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During my senior year at Trinity University, I researched food branding and food packaging design, focusing on the importance of maximalist design principles in this product category. 

Minimalism has been very popular in the 21st century, finding its way back into art, graphic design, and even becoming a popular lifestyle. While it is a suitable aesthetic for branding certain product categories such as smartphones and skincare, it is not the solution for every design problem. This research explores the use of a maximalist design aesthetic in food packaging and branding. Food, a substance full of life, flavor, and energy reflects many principles of maximalism. This project concludes by examining successes of maximalism in food branding and applies the research to a package redesign of a local food startup in San Antonio, Texas.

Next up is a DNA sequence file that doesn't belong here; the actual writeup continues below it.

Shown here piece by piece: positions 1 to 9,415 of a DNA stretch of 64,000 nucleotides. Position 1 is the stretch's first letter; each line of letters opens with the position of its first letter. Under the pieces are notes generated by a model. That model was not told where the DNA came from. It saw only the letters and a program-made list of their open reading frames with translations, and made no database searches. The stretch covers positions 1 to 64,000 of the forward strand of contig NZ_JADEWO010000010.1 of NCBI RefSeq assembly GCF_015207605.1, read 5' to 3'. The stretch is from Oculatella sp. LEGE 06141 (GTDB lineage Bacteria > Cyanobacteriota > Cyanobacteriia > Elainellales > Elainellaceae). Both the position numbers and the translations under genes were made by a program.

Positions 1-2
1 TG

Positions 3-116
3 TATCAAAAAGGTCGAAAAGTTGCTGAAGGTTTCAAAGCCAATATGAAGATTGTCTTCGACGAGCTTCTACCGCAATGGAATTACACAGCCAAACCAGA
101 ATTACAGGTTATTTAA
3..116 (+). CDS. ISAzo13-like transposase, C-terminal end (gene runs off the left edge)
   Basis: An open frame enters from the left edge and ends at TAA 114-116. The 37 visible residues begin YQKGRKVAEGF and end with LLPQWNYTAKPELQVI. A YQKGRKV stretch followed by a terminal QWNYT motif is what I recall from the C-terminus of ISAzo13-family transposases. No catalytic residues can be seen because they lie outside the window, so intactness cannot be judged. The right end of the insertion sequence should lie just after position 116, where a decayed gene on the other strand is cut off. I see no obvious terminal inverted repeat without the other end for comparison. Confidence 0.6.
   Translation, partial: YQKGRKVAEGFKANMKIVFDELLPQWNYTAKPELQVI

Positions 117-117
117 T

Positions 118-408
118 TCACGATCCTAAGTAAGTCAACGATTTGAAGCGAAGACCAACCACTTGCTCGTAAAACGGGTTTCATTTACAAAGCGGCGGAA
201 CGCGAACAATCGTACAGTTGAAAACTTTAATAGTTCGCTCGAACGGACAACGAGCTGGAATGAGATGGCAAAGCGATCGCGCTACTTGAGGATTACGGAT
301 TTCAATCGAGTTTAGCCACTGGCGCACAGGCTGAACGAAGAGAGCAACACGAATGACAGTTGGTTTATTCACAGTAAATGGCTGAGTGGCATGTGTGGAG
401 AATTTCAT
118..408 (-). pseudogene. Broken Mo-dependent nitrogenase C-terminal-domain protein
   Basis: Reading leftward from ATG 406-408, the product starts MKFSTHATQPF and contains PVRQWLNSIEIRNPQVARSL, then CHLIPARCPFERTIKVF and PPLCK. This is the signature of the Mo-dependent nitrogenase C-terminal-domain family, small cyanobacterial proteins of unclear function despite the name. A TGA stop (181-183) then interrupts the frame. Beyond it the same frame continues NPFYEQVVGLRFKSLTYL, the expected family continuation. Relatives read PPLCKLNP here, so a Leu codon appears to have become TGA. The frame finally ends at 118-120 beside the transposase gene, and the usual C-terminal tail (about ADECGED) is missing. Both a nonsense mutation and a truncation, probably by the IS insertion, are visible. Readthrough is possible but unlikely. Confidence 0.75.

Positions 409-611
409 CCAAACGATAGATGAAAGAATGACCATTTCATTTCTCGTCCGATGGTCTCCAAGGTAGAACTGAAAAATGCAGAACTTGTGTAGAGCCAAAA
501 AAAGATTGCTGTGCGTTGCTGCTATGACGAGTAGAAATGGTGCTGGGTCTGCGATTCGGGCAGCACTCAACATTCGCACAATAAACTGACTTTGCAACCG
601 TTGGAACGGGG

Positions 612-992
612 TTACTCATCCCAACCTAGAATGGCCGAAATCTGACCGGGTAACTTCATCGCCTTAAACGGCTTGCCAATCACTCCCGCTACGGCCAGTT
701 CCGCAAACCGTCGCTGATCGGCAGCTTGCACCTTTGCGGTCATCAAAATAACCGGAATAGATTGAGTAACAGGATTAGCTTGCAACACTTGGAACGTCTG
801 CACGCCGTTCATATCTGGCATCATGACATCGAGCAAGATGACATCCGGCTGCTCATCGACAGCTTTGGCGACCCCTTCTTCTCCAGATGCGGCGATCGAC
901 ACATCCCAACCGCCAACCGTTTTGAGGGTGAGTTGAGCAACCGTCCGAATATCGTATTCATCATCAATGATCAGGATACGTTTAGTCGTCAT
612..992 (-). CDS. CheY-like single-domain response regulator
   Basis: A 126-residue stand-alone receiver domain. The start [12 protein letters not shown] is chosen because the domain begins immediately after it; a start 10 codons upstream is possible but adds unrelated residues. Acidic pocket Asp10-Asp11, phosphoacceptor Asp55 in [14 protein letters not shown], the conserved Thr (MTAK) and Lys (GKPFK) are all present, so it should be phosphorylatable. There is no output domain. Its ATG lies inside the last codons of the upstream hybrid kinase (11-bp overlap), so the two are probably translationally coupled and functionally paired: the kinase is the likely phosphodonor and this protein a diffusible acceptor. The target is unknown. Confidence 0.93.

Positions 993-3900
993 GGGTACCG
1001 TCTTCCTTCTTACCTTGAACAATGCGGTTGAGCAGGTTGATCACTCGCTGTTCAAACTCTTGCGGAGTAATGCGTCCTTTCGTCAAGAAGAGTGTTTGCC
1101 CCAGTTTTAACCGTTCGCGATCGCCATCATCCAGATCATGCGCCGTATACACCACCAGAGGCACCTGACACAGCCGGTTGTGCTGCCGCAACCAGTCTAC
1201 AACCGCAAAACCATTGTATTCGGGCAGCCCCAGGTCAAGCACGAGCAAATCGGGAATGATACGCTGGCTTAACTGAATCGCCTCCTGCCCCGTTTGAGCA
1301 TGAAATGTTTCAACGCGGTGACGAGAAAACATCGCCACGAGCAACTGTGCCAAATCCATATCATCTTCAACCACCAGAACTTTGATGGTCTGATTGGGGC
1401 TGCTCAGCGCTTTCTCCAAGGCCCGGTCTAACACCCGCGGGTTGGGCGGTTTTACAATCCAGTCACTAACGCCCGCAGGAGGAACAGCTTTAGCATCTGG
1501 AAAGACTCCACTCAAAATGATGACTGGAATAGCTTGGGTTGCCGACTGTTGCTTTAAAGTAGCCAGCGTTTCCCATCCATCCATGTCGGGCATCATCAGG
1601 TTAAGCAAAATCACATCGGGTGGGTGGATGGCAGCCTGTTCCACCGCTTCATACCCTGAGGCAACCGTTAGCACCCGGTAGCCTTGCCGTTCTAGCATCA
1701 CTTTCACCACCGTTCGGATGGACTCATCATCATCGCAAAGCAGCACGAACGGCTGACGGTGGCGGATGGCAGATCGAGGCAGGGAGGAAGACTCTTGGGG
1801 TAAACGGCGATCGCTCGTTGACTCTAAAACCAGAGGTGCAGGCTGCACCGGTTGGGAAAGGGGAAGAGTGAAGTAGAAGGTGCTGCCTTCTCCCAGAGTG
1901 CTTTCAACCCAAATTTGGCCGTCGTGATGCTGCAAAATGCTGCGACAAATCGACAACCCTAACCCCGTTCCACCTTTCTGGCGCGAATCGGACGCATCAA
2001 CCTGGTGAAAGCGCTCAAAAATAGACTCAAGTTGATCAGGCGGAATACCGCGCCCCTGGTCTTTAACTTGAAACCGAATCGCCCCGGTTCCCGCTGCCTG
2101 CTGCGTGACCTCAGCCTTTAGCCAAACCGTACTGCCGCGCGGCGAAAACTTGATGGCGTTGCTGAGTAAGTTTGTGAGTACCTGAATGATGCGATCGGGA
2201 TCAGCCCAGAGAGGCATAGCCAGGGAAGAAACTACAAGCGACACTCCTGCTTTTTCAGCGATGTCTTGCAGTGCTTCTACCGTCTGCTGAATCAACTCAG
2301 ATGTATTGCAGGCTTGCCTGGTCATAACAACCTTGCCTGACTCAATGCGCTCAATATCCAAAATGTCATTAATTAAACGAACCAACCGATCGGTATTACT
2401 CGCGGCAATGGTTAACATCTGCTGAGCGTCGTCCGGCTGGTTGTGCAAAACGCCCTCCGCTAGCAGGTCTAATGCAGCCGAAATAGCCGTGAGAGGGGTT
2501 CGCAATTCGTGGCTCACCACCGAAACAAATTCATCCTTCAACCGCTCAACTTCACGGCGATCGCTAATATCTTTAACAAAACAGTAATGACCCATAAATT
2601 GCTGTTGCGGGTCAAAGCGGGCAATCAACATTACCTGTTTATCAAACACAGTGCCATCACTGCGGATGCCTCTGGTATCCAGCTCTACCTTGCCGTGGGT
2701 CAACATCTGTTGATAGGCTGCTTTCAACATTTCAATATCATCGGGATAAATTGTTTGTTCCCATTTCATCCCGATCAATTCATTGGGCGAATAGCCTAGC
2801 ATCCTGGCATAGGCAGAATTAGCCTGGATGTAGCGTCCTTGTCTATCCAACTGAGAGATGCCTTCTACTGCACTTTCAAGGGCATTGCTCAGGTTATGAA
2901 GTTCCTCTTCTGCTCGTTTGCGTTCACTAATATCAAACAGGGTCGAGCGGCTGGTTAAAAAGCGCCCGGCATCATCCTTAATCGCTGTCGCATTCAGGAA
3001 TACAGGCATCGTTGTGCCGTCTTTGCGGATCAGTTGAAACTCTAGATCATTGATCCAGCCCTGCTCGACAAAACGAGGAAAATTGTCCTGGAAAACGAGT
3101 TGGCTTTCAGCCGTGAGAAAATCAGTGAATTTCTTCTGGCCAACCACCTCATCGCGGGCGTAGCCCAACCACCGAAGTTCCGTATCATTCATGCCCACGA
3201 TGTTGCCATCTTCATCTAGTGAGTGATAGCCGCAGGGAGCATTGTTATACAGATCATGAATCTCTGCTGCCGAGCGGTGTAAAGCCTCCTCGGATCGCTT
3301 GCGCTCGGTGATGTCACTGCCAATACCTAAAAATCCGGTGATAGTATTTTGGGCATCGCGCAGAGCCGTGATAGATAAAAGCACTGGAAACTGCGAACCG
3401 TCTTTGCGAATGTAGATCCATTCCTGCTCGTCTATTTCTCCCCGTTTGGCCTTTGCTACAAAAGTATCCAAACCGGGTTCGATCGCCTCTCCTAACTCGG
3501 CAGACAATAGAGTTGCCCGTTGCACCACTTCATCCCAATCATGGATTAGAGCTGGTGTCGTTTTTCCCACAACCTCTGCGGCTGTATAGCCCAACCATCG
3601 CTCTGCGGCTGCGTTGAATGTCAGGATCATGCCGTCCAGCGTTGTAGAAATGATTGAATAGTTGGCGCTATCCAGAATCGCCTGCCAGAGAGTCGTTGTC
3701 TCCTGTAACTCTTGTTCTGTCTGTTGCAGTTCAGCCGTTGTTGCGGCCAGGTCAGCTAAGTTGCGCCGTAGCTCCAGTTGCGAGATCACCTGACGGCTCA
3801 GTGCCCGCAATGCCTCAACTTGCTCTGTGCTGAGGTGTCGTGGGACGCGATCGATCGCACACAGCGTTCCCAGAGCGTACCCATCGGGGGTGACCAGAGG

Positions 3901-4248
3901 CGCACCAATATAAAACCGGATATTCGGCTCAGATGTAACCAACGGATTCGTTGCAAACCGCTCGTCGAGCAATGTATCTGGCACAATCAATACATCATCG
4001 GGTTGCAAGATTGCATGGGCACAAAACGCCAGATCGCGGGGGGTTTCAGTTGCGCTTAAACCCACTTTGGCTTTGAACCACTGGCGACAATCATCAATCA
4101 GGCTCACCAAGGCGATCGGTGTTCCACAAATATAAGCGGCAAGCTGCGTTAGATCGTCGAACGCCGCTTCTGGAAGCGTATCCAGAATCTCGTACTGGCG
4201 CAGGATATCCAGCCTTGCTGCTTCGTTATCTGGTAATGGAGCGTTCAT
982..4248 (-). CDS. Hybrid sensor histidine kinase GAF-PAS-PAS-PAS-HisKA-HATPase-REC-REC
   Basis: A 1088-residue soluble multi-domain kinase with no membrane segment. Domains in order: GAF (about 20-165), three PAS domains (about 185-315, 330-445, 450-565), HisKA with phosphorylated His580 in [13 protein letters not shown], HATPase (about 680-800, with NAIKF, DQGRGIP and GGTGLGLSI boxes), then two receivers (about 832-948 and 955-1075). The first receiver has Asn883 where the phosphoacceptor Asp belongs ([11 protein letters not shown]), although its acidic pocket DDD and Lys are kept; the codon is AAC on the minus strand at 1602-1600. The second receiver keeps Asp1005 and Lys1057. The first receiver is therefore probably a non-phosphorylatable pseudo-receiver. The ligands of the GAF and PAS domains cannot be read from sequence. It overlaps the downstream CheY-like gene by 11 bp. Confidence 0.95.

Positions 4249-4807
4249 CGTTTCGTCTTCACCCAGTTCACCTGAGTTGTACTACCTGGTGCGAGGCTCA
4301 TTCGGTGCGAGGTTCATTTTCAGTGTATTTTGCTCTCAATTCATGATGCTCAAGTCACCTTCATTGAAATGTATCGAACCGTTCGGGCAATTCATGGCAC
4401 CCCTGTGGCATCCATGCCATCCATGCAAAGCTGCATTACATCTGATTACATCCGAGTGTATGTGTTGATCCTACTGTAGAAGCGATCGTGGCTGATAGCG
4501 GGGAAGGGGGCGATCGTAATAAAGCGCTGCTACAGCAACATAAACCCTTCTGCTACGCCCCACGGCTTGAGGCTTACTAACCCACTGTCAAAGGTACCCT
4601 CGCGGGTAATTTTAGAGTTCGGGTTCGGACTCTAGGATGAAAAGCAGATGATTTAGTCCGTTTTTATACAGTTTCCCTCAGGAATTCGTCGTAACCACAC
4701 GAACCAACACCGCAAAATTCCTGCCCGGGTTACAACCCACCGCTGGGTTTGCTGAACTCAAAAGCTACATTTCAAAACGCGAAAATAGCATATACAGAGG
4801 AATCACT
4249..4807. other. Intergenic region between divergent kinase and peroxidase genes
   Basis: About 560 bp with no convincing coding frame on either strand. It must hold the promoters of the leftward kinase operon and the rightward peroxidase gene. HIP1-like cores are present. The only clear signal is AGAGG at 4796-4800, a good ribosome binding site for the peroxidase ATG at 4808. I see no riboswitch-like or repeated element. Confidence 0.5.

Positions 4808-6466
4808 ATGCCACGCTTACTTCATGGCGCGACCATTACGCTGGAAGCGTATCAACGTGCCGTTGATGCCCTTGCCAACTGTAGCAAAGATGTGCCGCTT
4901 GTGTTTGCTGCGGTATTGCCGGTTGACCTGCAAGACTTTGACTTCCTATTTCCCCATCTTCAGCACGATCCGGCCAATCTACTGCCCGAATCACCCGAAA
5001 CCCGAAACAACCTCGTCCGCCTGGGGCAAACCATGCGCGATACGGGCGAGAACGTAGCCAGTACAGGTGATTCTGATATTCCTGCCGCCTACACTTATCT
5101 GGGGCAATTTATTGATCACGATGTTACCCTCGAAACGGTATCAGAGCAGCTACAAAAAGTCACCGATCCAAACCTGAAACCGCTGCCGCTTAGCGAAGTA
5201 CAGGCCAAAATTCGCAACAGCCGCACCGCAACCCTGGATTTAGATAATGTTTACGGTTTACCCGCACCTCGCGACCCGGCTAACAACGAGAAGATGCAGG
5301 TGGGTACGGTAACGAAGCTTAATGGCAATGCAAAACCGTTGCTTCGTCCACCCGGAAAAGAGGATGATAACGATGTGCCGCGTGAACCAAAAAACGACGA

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While the company's original package designs leaned more on the side of minimalism, there was far too many words strewn across the packaging to effectively communicate the essence of brand to the consumer. My goal was to translate the copy into a full, informative, visual aesthetic that is able to take advantage of those critical few seconds a brand has to make a connection with a consumer in the grocery store.

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My designs incorporate findings from my research about packaging design. Focuses include front of package nutrition labels, the importance of food photography, serif font, and color. 

I illustrated the backgrounds of each package, using barley as my inspiration.

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